In the first chapter, we will trace the journey of our plastic waste through the many nodes of our delicate yet complex recycling supply chain to the islands in Indonesia, where thousands of workers meticulously collect, clean, and sort our waste by hand to prepare it for recycling. It’s a long journey that unfortunately allows one to forget about their trash, lose connection to materials, or feel helpless seeing a problem so domestic yet so far away. I aim to provide some visibility into the waste supply chain, tracking the path it takes as it travels through multiple factories across the globe.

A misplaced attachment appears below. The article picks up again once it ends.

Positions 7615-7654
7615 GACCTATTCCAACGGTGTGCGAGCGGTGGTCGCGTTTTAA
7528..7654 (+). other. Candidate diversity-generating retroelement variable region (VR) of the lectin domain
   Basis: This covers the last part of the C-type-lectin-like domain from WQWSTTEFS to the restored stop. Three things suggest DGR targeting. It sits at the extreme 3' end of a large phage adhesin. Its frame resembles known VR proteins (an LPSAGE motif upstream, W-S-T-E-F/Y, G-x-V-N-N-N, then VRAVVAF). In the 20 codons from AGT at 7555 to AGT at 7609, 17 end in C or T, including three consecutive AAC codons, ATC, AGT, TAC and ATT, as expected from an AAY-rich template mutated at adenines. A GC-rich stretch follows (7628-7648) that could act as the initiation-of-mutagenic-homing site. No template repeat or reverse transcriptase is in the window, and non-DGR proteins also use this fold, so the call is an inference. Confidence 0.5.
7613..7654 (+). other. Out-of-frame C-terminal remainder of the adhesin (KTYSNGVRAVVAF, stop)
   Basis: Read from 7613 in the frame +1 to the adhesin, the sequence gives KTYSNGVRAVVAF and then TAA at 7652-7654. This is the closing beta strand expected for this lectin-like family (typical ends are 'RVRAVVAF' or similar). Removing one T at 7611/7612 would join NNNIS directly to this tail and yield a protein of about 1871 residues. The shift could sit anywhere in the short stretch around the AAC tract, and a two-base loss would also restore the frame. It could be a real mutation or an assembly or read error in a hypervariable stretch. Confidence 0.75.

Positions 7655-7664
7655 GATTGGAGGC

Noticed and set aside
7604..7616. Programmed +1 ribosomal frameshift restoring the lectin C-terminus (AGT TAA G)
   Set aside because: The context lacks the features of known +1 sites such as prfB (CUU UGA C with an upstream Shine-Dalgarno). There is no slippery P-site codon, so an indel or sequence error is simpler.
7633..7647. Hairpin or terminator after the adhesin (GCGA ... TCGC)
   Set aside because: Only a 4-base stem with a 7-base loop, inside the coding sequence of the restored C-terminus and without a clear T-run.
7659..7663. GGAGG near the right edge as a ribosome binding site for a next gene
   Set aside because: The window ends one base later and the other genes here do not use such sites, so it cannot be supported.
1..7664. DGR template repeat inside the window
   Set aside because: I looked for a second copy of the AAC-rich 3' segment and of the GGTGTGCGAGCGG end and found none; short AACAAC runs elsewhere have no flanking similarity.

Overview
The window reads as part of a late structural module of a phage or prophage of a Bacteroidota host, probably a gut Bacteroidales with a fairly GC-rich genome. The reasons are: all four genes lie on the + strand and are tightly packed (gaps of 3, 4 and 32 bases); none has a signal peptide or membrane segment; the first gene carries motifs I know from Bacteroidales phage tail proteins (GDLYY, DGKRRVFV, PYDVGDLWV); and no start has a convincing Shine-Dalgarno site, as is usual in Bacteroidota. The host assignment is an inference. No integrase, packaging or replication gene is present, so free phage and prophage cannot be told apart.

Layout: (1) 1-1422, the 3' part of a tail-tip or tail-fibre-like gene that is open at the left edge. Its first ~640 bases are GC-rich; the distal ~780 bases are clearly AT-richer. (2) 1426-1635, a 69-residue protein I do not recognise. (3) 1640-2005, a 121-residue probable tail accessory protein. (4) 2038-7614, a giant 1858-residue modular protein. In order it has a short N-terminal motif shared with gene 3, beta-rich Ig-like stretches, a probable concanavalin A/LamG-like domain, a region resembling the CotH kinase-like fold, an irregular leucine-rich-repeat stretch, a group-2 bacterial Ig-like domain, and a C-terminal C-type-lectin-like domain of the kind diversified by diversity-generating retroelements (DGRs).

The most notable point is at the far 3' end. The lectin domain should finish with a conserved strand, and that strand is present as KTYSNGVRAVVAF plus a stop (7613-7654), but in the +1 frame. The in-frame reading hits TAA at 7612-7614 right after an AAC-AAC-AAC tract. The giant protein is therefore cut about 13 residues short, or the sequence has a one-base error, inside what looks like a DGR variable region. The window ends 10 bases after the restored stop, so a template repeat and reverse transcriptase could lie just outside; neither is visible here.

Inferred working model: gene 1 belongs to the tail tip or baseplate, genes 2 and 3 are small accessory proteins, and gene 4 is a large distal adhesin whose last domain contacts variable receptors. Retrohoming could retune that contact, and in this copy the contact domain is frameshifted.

Circling back to Vancouver, we’ll continue to MELT Collective’s Lab. Here, these complex recycling processes are distilled into a room with machines and tools that empower people to transform waste into something useful and beautiful. Beyond plastic, MELT facilitates transdisciplinary collaboration in various circular economy projects – from cigarette skateboards to mushroom toilets.
I will explain the origins and goals of MELT Collective and showcase some key projects from the early days that had a big impact on the direction of the organization, how we can bridge the silos of the university, and why this is so important when building a circular economy. I will then showcase some of the projects I am directly involved in, along with some insights into how architecture can be enhanced by considering the circular economy.